Monday, November 19, 2012

Scottish dig unearths '10,000-year-old home'

The remains of what is believed to be one of Scotland's earliest homes have been uncovered during construction works for the new Forth crossing. The site dates from the Mesolithic period, about 10,000 years ago.

Archaeological excavation works have been taking place in a field at Echline in South Queensferry in preparation for the Forth Replacement Crossing.

A large oval pit nearly 7m in length is all that remains of the dwelling, along with hearths, flint and arrowheads.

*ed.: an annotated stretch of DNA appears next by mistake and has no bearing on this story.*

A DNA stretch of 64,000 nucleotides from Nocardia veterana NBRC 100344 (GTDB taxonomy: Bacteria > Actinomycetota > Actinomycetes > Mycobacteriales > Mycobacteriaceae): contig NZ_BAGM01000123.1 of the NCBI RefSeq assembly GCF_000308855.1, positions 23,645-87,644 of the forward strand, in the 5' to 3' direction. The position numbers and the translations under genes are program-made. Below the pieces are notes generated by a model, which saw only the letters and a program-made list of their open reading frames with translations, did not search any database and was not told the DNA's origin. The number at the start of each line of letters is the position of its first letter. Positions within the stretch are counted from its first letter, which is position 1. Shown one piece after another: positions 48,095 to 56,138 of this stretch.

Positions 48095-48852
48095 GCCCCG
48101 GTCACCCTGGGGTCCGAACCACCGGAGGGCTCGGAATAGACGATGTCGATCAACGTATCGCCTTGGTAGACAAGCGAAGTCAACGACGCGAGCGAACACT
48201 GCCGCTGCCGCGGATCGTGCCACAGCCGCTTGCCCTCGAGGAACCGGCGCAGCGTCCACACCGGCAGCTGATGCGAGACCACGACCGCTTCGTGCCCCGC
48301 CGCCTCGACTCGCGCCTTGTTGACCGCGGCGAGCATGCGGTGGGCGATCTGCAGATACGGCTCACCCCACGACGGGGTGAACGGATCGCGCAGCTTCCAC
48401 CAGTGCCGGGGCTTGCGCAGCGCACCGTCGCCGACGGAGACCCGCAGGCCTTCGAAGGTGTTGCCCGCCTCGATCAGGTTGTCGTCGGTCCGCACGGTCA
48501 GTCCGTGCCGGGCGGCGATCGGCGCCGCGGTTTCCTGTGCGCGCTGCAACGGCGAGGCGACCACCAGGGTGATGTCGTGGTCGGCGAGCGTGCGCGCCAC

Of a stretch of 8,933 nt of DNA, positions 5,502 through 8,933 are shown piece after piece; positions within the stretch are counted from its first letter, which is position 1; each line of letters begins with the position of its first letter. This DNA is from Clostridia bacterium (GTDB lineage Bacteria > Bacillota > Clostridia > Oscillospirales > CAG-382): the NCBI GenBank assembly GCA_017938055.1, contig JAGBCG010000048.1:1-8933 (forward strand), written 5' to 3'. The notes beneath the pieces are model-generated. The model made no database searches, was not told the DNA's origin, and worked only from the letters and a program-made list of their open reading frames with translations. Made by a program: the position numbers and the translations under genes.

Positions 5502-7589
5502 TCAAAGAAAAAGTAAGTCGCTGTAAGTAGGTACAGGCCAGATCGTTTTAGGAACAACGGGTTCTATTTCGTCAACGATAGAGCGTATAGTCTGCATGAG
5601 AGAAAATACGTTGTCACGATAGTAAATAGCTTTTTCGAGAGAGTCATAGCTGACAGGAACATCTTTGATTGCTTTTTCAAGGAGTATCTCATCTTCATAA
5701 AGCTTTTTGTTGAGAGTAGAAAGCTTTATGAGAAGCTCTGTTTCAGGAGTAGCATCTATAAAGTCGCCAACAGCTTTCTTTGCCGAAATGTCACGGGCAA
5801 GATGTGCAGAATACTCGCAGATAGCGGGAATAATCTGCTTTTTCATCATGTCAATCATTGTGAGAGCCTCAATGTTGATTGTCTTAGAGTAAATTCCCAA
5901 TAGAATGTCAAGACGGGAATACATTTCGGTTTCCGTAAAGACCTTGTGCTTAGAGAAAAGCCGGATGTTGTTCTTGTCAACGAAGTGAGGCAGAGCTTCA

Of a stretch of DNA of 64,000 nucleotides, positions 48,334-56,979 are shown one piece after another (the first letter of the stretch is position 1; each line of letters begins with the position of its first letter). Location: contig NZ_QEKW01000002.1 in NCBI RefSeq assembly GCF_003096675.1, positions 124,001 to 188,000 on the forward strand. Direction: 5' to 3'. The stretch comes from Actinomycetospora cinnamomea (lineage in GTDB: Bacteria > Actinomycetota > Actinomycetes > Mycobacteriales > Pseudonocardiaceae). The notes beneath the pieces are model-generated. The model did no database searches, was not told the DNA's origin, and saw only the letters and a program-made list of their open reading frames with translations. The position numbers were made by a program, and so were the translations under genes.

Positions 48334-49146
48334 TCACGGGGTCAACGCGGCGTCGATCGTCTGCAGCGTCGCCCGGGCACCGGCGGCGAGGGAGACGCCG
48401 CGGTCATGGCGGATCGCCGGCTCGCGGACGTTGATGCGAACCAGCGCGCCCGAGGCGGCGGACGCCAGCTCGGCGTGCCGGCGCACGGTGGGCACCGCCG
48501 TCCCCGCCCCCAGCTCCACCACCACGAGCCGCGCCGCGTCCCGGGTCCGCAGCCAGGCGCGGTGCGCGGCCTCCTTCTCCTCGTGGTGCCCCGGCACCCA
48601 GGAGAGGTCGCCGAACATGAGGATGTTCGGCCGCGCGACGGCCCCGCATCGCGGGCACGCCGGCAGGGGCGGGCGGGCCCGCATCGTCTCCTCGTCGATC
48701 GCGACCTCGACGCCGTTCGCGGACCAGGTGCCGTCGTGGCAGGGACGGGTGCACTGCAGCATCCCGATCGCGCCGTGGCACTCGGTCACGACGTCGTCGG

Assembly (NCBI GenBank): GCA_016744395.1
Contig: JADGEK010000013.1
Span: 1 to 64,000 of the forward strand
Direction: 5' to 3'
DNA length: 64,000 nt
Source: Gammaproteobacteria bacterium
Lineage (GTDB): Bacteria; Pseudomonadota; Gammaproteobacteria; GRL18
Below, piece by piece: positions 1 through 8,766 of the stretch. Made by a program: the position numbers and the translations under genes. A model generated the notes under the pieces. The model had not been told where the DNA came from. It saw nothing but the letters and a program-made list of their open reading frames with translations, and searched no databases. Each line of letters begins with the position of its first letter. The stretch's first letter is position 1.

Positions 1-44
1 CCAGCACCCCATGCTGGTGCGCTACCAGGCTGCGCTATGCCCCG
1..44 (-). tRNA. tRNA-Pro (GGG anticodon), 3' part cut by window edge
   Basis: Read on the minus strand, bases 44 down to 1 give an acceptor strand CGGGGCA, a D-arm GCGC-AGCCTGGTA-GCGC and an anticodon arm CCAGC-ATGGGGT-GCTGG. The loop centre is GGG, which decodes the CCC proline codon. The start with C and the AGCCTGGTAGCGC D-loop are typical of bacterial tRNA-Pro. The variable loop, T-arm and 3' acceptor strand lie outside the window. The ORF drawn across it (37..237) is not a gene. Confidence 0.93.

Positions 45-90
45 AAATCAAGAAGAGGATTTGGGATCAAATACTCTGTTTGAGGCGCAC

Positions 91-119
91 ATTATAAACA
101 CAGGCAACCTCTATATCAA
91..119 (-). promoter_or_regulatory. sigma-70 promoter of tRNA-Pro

'First settlers'

Rod McCullagh, a senior archaeologist at Historic Scotland, said: "This discovery and, especially the information from the laboratory analyses adds valuable information to our understanding of a small but growing list of buildings erected by Scotland's first settlers after the last glaciation, 10,000 years ago.

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